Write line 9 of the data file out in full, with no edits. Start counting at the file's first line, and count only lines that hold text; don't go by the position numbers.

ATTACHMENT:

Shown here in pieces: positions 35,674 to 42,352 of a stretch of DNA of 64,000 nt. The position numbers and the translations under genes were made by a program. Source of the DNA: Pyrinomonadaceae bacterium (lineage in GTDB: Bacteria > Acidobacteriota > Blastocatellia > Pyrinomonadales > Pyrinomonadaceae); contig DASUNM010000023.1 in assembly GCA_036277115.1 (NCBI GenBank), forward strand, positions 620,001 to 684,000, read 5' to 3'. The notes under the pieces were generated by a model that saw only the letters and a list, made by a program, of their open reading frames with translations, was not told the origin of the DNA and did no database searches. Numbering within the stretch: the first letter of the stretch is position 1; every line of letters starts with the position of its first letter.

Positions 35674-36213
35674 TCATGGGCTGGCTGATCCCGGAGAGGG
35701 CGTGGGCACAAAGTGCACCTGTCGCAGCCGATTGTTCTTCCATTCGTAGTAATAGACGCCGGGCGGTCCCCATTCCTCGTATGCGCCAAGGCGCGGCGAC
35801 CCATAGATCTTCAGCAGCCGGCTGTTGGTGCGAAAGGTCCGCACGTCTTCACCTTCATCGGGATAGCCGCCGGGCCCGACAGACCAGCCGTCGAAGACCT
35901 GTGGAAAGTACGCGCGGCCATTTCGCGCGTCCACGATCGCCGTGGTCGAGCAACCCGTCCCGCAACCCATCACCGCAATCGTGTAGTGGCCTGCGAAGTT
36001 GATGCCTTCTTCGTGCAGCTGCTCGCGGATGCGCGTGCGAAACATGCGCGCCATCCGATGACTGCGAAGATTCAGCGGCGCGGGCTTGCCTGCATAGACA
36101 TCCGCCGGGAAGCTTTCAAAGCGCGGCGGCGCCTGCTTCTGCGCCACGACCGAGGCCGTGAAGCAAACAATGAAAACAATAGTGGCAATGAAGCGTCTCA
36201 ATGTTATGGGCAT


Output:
36201 ATGTTATGGGCAT